LONDON -- The number of new coronavirus cases across Britain has surged by more than 30% in the last week, new data showed Friday, with cases largely driven by the super infectious omicron variants.
Data released by Britain's Office for National Statistics showed that more than 3 million people in the U.K. had COVID-19 last week, although there has not been an equivalent spike in hospitalizations. The number of COVID-19 deaths also fell slightly in the last week.
“COVID-19 has not gone away,” said Dr. Mary Ramsay, of the Health Security Agency. “It is also sensible to wear a face covering in crowded, enclosed spaces,” she said. Britain dropped nearly all its coronavirus measures, including mask-wearing and social distancing months ago and masks are rarely seen on public transport.
The latest jump in coronavirus cases comes after an earlier increase of about 40% last month, following the large street parties, concerts and festivities held to mark the platinum jubilee celebrations marking 70 years of Queen Elizabeth II's reign.
British officials said the latest wave of COVID-19 infections were likely caused by omicron subvariants BA.4. and BA.5. Omicron has tended to cause a milder disease than previous variants like alpha or delta, but scientists warn its ability to evade the immune system means that people may be more susceptible to being reinfected, including after vaccination.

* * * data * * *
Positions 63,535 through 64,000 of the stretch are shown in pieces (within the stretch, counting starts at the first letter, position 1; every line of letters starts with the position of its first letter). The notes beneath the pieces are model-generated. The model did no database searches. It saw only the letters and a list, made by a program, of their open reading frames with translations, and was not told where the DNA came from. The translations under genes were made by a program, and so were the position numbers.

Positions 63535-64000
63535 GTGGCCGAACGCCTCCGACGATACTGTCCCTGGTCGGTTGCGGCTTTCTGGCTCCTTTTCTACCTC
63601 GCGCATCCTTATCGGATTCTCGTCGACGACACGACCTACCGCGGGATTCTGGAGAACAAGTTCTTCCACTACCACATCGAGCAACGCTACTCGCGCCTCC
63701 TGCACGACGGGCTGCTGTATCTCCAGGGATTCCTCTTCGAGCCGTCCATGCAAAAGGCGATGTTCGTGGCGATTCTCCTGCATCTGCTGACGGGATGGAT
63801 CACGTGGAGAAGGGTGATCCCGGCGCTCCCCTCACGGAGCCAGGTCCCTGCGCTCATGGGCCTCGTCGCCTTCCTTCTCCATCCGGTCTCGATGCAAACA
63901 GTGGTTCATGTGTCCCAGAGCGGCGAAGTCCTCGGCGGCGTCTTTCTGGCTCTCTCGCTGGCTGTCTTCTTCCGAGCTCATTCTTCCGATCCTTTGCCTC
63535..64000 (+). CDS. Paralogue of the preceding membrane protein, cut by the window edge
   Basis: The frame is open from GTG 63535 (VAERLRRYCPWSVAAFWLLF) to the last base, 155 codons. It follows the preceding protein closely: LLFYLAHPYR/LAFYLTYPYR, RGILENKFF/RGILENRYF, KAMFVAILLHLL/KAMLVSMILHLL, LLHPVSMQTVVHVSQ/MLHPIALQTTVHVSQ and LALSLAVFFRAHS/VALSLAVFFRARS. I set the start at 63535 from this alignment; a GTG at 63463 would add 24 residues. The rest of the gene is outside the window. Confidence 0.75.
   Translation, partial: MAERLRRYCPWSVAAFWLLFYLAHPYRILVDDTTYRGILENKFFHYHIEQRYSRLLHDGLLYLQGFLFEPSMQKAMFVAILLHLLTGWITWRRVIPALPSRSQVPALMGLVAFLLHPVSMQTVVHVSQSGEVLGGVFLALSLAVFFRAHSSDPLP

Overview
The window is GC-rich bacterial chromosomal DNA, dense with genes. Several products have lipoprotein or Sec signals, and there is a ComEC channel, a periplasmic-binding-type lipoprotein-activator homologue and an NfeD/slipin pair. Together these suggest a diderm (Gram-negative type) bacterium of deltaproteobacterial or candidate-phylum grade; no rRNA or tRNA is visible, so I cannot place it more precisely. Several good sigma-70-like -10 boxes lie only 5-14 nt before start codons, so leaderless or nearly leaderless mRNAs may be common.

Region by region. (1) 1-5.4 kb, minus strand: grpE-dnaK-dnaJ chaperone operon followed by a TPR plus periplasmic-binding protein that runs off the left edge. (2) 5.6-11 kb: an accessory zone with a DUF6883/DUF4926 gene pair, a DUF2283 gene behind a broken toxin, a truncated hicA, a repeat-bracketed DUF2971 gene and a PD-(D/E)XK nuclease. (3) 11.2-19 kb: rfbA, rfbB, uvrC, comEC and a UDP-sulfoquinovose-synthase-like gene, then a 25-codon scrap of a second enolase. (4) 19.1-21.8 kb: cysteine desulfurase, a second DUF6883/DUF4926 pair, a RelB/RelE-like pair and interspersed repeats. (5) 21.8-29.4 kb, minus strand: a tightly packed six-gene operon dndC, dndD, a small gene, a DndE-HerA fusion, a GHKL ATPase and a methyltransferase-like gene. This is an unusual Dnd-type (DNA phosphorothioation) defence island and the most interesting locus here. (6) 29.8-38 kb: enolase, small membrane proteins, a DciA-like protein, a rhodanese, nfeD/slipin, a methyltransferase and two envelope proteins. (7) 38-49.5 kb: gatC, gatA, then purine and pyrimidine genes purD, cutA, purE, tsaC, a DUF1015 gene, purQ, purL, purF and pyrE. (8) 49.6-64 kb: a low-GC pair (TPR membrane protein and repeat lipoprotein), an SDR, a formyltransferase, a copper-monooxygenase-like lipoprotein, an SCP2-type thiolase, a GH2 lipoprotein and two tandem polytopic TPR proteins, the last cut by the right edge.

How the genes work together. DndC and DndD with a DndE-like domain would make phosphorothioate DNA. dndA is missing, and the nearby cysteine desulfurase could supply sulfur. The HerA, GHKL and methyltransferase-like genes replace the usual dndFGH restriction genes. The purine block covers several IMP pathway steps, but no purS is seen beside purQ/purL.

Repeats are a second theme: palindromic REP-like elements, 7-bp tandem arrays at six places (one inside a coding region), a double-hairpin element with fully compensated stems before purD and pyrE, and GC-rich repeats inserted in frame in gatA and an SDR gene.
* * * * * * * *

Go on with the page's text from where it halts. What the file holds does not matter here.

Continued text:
“The constant bombardment of waves we are seeing does cause clinical impact that is not to be underestimated,” said Dr. Stephen Griffin, an associate professor of medicine at the University of Leeds, explaining that any infection can lead to long COVID.
Despite widespread immunization across Britain, the protection from vaccines is likely fading and omicron and its subvariants have evolved to become more infectious. Britain's Health Security Agency said they were seeing more outbreaks in care homes for older people and a rise in admissions to intensive care units of people over 65.
Dr. Jonathan Van-Tam, a former deputy chief medical officer for the U.K., told the BBC that COVID-19 is now “much, much, much closer to seasonal flu” than when it first emerged. Still, he said experts should be vigilant for any signs the virus was causing more severe illness.
Germany's Robert Koch Institute also reported a similar rise in the coronavirus, with cases increasing especially among older people, children and teenagers. France has seen a jump in the COVID-19 hospitalization rate and officials recently recommended that people begin wearing masks again on public transport.
Globally, the World Health Organization said this week that COVID-19 is increasing in more than 100 countries worldwide. The U.N. health agency warned that relaxed testing and surveillance measures mean it may be more difficult to catch emerging variants before they spread more widely.
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